A crowded shop scene in Jane Austen’s Persuasion causes spectacular tension between Anne Elliot and Captain Wentworth on a rainy day in Bath. (It’s worth re-reading here if it’s been a while.) Anne and the others in her party step into Molland’s to escape the rain. There, Austen drops a subtle hint about Captain Wentworth’s feelings toward Anne.
As Anne waits near the window, Captain Wentworth comes into Molland’s. They speak, and it’s awkward, but then he tries again and they make a bit more headway. When he learns she’s planning to walk home in the rain, he immediately shows concern for her well-being.
Then Captain Wentworth makes a bold move:
After a moment’s pause, he said: ‘Though I came only yesterday, I have equipped myself properly for Bath already, you see’ (pointing to a new umbrella); ‘I wish you would make use of it, if you are determined to walk; though I think it would be more prudent to let me get you a chair.’Persuasion, Jane Austen
Here, Austen reveals something important about Captain Wentworth. During Austen’s lifetime, men often carried an umbrella when escorting a woman. Though some men did carry umbrellas when walking alone, it’s quite possible Austen placed an umbrella in hearty, seafaring Captain Wentworth’s hand for romantic reasons.
What Captain Wentworth may be saying, then, is that he has equipped himself properly for walking in Bath with a lady. At the 2018 JASNA AGM, Dr. John Mullen even went as far as to say Wentworth’s umbrella is proof that he’s in Bath for the express purpose of courtship.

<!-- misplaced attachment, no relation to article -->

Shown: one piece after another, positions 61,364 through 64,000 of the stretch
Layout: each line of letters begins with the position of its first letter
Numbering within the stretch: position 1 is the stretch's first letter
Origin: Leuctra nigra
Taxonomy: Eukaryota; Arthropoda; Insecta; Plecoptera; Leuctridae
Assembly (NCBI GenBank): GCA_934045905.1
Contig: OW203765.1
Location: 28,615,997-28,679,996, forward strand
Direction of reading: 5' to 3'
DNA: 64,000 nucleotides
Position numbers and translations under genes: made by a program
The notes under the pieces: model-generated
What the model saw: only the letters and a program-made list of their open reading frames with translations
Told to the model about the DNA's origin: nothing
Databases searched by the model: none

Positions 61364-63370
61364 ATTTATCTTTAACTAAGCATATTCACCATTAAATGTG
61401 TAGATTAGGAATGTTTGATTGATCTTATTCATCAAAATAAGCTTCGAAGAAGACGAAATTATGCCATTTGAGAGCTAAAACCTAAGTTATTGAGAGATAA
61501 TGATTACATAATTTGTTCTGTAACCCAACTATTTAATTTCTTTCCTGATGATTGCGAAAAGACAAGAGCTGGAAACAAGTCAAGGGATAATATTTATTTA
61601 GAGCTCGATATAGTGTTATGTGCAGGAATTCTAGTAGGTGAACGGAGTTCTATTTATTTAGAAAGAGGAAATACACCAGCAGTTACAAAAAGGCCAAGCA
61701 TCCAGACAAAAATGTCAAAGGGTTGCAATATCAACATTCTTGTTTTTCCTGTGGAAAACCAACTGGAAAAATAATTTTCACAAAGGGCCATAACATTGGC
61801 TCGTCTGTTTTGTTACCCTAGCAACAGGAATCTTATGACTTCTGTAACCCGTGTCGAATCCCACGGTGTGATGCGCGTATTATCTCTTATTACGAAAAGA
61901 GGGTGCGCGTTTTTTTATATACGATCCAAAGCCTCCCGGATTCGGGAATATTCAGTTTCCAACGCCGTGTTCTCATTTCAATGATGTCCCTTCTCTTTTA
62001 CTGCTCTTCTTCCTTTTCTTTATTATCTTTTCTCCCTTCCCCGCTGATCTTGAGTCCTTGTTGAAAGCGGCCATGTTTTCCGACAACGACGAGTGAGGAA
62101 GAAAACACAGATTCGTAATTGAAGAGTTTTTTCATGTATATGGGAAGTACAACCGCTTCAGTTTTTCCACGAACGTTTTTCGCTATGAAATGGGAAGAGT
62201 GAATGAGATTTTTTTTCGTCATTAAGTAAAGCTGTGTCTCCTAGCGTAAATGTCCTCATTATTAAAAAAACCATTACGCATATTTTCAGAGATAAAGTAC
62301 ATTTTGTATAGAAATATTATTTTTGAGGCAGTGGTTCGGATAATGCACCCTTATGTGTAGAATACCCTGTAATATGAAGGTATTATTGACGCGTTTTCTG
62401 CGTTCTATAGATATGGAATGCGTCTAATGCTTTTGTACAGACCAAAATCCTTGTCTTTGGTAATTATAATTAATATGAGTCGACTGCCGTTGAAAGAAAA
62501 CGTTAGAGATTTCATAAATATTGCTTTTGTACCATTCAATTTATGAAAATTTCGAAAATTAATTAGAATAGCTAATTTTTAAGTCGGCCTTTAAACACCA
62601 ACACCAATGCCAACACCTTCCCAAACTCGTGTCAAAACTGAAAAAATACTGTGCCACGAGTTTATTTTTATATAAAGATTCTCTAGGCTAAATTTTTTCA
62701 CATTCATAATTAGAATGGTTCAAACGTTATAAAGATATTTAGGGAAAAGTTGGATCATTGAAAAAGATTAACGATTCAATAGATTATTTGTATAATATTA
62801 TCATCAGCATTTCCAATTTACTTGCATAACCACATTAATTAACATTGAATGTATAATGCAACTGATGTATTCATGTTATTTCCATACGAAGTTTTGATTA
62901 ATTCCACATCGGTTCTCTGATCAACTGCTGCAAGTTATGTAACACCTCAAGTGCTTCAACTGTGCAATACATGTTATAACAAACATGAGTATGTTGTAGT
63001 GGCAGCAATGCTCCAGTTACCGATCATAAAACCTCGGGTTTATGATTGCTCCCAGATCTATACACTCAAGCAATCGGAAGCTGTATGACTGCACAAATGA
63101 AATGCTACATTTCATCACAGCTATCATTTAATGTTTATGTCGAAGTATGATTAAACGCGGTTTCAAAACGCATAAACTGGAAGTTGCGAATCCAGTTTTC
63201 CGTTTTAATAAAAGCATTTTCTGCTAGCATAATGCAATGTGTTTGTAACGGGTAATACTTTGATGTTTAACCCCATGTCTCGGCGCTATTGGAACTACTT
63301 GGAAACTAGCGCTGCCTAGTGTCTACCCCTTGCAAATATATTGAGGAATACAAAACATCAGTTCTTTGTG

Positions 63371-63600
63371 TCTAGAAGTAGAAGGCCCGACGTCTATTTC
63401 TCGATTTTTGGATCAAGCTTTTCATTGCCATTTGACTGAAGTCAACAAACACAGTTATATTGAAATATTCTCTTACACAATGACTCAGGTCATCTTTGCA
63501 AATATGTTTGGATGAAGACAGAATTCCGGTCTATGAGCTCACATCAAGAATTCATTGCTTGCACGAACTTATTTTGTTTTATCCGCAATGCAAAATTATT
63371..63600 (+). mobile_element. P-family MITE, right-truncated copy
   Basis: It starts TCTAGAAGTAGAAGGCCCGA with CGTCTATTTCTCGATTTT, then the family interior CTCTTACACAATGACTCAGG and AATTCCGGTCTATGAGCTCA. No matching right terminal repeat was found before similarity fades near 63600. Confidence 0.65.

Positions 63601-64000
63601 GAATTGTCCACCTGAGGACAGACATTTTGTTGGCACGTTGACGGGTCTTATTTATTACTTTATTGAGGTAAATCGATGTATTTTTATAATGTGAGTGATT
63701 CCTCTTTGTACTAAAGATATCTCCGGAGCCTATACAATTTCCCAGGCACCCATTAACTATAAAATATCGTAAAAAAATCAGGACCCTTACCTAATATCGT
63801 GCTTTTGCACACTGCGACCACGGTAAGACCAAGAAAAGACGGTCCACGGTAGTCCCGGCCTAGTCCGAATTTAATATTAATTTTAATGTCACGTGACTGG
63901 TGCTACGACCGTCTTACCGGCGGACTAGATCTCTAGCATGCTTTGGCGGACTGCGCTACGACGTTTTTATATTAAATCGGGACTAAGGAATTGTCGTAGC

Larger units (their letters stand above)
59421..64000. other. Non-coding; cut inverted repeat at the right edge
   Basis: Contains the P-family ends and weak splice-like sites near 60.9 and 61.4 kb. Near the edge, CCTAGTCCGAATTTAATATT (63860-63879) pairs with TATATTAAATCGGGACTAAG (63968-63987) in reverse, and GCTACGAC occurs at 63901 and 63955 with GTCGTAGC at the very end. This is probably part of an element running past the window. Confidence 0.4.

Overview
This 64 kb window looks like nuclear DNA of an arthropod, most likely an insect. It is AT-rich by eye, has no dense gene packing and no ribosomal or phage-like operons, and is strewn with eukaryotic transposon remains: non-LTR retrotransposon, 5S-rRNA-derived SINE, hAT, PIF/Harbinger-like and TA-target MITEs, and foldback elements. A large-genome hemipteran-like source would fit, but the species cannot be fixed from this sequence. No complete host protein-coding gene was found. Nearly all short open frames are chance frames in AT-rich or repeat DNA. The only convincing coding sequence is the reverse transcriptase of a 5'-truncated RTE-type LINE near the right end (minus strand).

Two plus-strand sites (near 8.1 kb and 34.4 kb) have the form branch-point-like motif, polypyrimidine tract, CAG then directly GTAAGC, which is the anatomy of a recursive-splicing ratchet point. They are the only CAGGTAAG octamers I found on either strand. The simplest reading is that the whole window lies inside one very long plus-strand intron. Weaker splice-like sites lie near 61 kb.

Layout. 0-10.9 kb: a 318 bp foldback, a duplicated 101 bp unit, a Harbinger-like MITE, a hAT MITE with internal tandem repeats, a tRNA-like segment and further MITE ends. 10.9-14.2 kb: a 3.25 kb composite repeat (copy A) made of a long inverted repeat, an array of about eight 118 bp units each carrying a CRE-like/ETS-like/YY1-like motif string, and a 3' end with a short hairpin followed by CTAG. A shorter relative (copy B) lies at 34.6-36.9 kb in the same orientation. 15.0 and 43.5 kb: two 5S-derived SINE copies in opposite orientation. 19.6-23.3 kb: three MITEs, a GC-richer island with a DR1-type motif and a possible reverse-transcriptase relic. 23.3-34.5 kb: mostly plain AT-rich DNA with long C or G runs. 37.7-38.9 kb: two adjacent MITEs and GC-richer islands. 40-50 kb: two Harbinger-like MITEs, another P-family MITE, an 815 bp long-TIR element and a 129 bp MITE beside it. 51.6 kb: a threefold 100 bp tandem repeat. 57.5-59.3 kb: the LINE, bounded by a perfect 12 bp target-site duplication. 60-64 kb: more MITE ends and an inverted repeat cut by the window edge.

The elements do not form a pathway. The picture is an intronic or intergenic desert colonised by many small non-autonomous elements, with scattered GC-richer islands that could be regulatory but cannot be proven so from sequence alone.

Could a single man in Bath, especially a sea captain, have another reason for an umbrella?
Austen tells us Captain Wentworth’s reason for going to Bath at the end of the novel. His purpose was, in fact, to try to win Anne:
Within the first five minutes I said, ‘I will be at Bath on Wednesday,’ and I was. Was it unpardonable to think it worth my while to come? and to arrive with some degree of hope? You were single. It was possible that you might retain the feelings of the past, as I did; and one encouragement happened to be mine. I could never doubt that you would be loved and sought by others, but I knew to a certainty that you had refused one man, at least, of better pretensions than myself; and I could not help often saying, ‘Was this for me?’Persuasion, Jane Austen
Alas, Captain Wentworth doesn’t have the chance to walk Anne home that day. And once she leaves, Captain Wentworth overhears gossip about her relationship with Mr. Elliot, causing even greater misunderstanding that Austen resolves on another day in another way.
But what if Wentworth had escorted Anne home that day? What if they’d had that romantic, rainy-day walk? Perhaps that’s a Jane Austen Fan Fiction story for another time, but the painting I’ve included today is what I imagine that walk would have looked like . . . if they’d had it.
Near misses in romantic novels are classic. Misunderstandings and complications always arise. In this case, Austen uses clever plotting to bring Anne and Wentworth one step closer to reuniting.
What do you think Anne and Captain Wentworth would have talked about, if they’d had that walk in the rain?
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